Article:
Plexiform Fibrohistiocytic Tumour at a Rare Site: Frontal Region of Head with Underlying Frontal Bone Invasion
Medical Campus Sadik Chawk , Faridkot, Punjab, India.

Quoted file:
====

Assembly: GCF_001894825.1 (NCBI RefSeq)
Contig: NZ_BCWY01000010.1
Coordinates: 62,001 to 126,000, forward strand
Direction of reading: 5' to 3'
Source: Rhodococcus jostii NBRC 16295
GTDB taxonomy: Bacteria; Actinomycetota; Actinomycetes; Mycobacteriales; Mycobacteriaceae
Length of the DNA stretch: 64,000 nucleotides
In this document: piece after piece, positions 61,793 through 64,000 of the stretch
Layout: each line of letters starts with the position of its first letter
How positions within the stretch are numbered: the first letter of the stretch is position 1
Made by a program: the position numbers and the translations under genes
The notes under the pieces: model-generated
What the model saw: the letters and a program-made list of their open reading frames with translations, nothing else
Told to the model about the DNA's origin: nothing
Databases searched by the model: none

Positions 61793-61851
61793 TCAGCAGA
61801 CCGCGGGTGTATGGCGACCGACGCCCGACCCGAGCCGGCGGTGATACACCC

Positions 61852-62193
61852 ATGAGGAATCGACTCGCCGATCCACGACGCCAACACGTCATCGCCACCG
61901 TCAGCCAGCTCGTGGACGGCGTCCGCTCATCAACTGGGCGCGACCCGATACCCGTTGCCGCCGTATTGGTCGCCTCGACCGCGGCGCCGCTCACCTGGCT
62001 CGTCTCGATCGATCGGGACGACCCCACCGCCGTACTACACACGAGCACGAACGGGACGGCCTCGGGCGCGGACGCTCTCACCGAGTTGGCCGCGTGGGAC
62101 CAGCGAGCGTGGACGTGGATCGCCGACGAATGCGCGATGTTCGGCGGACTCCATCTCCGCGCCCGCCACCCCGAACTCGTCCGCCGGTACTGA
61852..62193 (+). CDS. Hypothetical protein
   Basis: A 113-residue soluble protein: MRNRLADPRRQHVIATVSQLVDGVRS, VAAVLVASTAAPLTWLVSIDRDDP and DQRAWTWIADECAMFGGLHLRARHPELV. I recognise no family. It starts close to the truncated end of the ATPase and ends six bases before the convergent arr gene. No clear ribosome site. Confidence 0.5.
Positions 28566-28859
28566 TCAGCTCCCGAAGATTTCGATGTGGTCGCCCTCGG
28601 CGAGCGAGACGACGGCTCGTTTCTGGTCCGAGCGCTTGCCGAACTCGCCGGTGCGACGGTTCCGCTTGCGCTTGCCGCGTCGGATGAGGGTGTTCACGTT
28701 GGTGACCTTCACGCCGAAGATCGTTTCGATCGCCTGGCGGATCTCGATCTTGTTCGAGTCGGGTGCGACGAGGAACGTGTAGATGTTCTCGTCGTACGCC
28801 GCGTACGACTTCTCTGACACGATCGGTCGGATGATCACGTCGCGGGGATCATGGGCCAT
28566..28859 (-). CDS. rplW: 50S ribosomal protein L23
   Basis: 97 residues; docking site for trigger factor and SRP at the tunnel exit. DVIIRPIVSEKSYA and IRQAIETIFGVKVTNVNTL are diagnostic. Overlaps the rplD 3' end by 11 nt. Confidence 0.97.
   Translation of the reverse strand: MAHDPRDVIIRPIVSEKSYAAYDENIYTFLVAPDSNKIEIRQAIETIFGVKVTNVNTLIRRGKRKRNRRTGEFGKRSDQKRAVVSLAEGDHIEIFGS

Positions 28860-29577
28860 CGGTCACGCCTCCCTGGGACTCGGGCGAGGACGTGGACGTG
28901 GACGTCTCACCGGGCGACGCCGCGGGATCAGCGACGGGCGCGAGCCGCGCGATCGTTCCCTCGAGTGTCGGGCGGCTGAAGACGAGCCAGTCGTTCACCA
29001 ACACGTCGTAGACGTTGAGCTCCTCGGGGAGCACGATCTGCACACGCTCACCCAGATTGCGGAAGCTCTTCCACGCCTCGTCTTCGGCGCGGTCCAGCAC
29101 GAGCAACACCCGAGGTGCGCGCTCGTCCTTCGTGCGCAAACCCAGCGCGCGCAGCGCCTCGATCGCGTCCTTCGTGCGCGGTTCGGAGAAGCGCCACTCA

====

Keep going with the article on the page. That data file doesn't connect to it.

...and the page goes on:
Plexiform Fibrohistiocytic Tumour (PFHT) is an intermediate malignant tumour of soft tissue. It is a rarely metastasising dermal subcutaneous neoplasm. It affects children and young adults. The age range of presentation is from birth to age 77 years. The tumour is most commonly located on the upper extremities, whereas the involvement of the frontal region is rare. The differential diagnosis includes benign fibrous histiocytoma, fibromatosis, giant cell tumour and neurofibroma. Plexiform fibrohistiocytic tumour is a slow-growing mass and which is considered a low grade malignant tumour. Treatment is simple excision. It can exhibit aggressive behaviour and rate of local recurrence is 12-38%. A 45-year-old female was presented with a solid mass on the frontal region of the head which was diagnosed as a plexiform fibrohistiocytic tumour with underlying frontal bone invasion on histopathological examination of an excised mass in the Pathology Department. Plexiform Fibrohistiocytic Tumour (PFHT) is a mesenchymal neoplasm that shows a multinodular growth pattern and which is composed of fibroblasts, histiocyte-like cells and multinucleated osteoclast like giant cells. Clinically, it is usually a slow-growing mass with frequent local recurrence and rare regional lymphatic and systemic metastasis.